Politics

California Sets Date For Election To Replace State Senator Convicted Of Fraud, Perjury

| by Jared Keever

California Gov. Jerry Brown has set dates for a special election meant to decide a replacement for former state Sen. Roderick Wright, who resigned from office last week. 

Brown set a primary election date of Dec. 9 which will be followed by a general election on Feb. 10, reports the Daily Breeze.

Wright, a Democrat who represented the state’s 35th District, was convicted of voter fraud and eight counts of perjury in January, for lying about living in the district he sought to represent. 

Earlier this month, Los Angeles Superior Court Judge Kathleen Kennedy sentenced Wright to serve 90 days in jail, 1,500 hours of community service, three years probation and ordered him to pay a $2,000 fine. 

Popular Video

A police officer saw a young black couple drive by and pulled them over. What he did next left them stunned:

Popular Video

A police officer saw a young black couple drive by and pulled them over. What he did next left them stunned:

“This is not what I call a victimless crime,” Kennedy said, denying Wright’s request for a new trial. 

Wright reportedly owned a modest home within the 35th District but lived in the affluent Baldwin Hills neighborhood of Los Angeles. He told the court he believed that state law requiring lawmakers to own domiciles in their districts allowed them to live somewhere else.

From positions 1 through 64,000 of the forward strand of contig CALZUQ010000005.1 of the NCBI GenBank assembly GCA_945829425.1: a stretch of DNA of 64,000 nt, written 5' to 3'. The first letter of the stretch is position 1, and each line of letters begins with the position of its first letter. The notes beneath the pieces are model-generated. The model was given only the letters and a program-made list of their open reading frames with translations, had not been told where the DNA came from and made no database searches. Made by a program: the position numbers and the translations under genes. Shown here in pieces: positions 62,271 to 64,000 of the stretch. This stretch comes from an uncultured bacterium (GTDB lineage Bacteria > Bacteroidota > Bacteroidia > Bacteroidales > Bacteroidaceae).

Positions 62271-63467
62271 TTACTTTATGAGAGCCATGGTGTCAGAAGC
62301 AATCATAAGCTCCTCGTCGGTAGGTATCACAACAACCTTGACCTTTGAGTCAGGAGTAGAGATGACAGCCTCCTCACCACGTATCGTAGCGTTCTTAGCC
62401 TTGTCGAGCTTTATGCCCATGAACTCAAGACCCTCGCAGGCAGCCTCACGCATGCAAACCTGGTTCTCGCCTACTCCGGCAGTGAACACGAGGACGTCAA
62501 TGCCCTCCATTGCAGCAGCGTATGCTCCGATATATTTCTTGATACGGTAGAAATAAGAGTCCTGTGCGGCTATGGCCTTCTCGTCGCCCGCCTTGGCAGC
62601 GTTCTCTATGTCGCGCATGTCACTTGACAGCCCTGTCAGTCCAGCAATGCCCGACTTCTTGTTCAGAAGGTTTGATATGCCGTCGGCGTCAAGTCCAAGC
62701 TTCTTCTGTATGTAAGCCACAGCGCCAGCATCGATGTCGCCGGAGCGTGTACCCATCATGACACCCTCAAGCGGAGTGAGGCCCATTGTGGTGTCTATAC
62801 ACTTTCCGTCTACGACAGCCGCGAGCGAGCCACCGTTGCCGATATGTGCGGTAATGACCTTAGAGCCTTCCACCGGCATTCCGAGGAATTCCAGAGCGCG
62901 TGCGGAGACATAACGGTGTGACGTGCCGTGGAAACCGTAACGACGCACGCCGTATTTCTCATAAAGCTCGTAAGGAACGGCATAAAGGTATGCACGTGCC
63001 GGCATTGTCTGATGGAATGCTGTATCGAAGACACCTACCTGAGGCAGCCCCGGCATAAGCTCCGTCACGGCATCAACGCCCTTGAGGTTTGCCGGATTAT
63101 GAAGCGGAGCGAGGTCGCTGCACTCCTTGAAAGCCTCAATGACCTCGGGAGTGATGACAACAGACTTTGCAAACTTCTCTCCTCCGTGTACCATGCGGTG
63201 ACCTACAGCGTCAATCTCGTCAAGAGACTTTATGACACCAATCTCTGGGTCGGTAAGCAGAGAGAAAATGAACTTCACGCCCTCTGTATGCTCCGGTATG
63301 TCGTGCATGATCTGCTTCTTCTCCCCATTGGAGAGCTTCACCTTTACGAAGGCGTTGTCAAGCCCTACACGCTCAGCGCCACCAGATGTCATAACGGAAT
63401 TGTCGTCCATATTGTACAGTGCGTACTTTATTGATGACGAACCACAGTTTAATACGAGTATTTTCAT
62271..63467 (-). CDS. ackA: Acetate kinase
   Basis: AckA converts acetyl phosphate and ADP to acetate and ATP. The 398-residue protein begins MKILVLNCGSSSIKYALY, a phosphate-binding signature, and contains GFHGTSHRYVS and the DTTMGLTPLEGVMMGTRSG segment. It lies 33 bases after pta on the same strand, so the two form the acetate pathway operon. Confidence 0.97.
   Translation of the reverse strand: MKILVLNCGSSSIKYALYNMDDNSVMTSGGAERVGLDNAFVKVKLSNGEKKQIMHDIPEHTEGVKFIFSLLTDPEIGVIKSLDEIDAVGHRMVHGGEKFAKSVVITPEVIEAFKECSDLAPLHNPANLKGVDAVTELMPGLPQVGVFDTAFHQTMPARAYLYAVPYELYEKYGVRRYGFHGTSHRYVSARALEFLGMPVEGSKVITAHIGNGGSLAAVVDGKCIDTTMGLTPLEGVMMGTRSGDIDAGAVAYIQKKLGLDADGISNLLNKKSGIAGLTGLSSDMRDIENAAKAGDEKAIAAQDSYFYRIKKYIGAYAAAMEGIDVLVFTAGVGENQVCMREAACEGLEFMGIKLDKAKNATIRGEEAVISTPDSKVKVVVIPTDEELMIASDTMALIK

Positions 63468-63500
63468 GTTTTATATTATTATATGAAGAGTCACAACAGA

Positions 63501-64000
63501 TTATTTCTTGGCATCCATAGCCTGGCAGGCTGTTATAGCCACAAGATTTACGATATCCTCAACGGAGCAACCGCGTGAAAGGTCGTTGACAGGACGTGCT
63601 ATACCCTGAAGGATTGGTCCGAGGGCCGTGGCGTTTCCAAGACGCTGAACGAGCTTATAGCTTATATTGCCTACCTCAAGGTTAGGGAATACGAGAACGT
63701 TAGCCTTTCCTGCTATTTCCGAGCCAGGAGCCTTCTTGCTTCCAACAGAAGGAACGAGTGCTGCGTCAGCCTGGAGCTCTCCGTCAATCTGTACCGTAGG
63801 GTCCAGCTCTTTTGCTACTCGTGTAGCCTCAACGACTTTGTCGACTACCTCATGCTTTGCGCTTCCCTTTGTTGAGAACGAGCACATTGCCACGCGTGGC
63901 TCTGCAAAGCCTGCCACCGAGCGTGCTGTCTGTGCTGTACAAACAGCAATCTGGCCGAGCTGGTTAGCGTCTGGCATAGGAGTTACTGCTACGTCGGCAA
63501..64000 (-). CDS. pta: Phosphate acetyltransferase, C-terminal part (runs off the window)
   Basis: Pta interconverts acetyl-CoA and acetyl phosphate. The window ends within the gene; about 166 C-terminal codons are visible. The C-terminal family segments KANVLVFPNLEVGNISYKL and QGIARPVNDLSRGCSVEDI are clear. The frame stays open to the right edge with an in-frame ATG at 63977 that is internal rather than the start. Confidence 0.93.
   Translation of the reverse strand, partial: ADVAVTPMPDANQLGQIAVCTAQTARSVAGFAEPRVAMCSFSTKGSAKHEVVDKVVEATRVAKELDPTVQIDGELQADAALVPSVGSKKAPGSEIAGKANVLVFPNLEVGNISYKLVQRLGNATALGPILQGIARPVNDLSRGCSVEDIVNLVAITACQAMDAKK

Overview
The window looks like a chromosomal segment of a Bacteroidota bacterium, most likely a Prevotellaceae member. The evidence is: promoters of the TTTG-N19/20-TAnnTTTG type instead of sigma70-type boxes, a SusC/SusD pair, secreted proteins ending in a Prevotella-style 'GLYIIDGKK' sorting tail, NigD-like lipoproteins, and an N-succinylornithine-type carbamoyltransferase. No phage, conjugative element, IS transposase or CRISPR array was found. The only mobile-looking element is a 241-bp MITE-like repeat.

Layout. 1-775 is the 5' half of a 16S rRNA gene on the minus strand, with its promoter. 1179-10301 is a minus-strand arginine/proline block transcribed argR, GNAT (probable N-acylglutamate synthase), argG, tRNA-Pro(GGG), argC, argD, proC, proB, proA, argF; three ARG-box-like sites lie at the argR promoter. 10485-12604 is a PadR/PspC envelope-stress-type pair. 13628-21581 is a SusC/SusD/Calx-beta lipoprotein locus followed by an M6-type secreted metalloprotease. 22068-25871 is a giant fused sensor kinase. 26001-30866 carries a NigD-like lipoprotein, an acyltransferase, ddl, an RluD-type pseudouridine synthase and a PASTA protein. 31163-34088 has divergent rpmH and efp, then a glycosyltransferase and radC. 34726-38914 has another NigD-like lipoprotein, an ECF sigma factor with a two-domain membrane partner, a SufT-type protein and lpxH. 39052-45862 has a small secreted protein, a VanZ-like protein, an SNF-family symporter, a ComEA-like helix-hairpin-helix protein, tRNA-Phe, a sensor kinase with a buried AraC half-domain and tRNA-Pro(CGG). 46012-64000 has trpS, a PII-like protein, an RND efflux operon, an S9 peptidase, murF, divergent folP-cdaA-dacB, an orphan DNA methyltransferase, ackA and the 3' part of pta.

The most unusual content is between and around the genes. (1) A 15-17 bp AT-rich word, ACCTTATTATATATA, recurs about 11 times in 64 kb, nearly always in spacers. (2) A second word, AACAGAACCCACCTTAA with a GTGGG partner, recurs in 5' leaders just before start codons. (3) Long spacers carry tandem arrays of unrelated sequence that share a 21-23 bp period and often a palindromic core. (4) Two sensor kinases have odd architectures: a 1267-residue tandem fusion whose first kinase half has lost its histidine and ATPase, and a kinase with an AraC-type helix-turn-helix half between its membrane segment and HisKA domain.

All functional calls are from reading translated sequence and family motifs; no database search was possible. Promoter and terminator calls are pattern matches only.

The jury and the judge didn’t buy the argument that a candidate’s actual residence could be different from the domicile required by law. 

“He created a fiction that was his domicile,” Kennedy said, according to Reuters. “It didn't pass the smell test then and it doesn't now.”

Following the conviction, Senate Democratic leader Darrell Steinberg called on Wright to resign. 

He did so later that same week in a letter written to the Senate secretary. His resignation was effective Sept. 22. 

“It’s painful,” Wright said in an interview with the Los Angeles Times. “At the end of the day you want to consider what’s the best thing for the house and that was the best thing for the house.”

Wright has said he plans to appeal the conviction but declined in the interview to talk about his guilt or innocence. 

“It doesn’t matter what I think at this point. You have to move on with your life,” he said.  

Wright is expected to turn himself in Oct. 31 to begin his jail sentence. 

Sources: Daily Breeze, Yahoo News (Reuters), Los Angeles Times

Photo Source: Rich Pedroncelli/AP, Ballotpedia